With nine Reapers currently in its inventory and eight in service, all the vehicles themselves are currently based in the Middle East (understood, but not confirmed, to be Kuwait) for operations over Syria.

The UK is due to replace its Reapers with up to 26 MQ-9B Protector RG1 MALE UAVs. The Protector programme is running some years behind schedule, and the original plan was that the transition would take place seamlessly with no loss of capability. The first of an initial 16 Protectors is set to enter service in the mid-2020s.
 

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Royal Navy Aircraft Carrier HMS Prince of Wales Vists Invergordon for Resupplies
October 26, 2019

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The UK Royal Navy’s newest aircraft carrier HMS Prince of Wales (R09) has paid her second visit to the Scottish port of Invergordon – one of the few harbours in the north of the UK able to accommodate the 65,000-tonne vessel.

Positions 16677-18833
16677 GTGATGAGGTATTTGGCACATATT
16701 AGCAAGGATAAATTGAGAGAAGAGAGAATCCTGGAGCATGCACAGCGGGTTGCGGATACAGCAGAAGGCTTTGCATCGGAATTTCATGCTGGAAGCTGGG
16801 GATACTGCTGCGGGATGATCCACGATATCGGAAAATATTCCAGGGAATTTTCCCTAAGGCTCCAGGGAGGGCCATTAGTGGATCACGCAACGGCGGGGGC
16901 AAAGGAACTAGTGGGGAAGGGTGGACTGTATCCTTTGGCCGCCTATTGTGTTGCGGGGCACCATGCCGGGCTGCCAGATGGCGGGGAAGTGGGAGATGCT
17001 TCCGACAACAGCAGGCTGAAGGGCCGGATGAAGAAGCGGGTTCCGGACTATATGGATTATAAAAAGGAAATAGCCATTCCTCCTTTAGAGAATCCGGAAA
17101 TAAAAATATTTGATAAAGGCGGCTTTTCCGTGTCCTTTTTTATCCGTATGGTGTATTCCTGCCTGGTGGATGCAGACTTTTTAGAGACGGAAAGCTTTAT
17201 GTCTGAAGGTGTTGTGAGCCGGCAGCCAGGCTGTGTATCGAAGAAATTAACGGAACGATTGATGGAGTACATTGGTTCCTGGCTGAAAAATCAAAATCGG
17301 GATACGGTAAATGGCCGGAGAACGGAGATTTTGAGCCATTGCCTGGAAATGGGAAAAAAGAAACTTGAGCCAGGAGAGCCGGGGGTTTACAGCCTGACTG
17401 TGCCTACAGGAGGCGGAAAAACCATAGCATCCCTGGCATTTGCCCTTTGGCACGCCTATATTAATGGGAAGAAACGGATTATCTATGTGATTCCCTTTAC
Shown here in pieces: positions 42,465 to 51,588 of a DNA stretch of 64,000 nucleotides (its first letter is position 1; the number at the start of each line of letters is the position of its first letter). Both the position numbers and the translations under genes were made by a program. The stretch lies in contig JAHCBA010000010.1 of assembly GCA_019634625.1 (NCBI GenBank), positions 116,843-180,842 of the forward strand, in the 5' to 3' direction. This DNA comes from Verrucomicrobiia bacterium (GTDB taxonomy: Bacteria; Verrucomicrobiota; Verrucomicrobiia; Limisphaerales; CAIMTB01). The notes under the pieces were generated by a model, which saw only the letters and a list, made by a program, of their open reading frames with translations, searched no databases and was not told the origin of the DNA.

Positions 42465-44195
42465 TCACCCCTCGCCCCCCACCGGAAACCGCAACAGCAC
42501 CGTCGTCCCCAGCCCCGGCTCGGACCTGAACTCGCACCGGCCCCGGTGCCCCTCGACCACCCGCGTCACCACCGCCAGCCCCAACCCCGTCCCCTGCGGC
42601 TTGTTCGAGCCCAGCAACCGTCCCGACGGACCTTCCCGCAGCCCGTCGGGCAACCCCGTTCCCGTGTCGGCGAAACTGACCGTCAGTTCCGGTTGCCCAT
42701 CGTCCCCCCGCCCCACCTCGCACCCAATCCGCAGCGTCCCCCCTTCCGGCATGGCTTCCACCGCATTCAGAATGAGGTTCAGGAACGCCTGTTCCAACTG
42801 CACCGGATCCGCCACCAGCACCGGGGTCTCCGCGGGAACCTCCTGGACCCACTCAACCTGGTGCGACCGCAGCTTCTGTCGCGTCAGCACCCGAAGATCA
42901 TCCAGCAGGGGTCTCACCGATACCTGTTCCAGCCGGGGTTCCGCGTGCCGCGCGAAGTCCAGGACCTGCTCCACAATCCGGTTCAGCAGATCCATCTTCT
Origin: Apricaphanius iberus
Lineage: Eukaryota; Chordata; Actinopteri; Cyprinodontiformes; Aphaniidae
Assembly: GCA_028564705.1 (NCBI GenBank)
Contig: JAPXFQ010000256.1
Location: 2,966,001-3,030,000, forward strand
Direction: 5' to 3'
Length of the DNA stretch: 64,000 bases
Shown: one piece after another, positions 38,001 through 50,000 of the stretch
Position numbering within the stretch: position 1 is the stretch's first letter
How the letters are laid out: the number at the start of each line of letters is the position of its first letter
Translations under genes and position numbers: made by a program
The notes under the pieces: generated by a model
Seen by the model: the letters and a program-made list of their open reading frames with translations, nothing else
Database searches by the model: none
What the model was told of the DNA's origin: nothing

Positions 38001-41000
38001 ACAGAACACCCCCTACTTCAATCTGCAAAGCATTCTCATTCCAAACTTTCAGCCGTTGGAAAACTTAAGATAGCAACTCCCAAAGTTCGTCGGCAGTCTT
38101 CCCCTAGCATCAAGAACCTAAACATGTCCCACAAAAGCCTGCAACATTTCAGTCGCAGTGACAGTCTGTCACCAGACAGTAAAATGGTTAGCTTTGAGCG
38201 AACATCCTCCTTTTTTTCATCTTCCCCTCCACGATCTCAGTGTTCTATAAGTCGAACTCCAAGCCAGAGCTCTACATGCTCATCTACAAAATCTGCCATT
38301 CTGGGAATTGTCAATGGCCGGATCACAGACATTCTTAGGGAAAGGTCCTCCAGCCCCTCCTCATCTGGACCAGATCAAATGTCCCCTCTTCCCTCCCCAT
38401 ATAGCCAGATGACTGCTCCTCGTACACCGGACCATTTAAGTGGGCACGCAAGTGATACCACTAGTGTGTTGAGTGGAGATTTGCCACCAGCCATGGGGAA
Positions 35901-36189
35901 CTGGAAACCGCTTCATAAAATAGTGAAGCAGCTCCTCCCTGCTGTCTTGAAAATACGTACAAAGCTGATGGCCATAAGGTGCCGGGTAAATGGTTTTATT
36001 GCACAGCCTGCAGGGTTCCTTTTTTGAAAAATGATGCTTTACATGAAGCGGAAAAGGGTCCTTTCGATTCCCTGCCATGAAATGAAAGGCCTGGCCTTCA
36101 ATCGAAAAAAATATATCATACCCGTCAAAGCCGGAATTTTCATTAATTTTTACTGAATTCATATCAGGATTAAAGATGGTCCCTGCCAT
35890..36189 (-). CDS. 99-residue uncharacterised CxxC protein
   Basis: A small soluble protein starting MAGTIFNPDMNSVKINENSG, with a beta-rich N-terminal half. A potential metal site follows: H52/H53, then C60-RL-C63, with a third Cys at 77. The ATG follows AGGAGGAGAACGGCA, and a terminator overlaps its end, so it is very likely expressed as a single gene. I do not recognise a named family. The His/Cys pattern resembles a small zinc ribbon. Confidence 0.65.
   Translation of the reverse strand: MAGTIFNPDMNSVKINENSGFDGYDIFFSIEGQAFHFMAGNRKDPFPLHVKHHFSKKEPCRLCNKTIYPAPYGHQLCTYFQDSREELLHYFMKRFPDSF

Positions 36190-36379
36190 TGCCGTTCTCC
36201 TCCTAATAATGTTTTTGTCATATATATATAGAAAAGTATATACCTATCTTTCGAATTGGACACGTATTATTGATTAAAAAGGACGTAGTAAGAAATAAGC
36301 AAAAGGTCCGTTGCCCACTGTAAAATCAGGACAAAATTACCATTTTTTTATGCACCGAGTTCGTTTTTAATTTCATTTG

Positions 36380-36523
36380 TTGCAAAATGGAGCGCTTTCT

The £3bn carrier has been undergoing sea trials in the Moray Firth and the North Sea. The short stop-off in Invergordon allowed the ship to get rid of rubbish (aka ‘gash’), take on fuel and fresh food, and also allow the ship’s company to get ashore.

The remote port – north of Inverness – is used to handling tankers connected with the North Sea oil and gas industries as well as cruise liners (passengers visit Loch Ness). But it is not normally geared up for handling ships of the size, shape and nature of HMS Prince of Wales which is too large and unwieldy to berth unaided.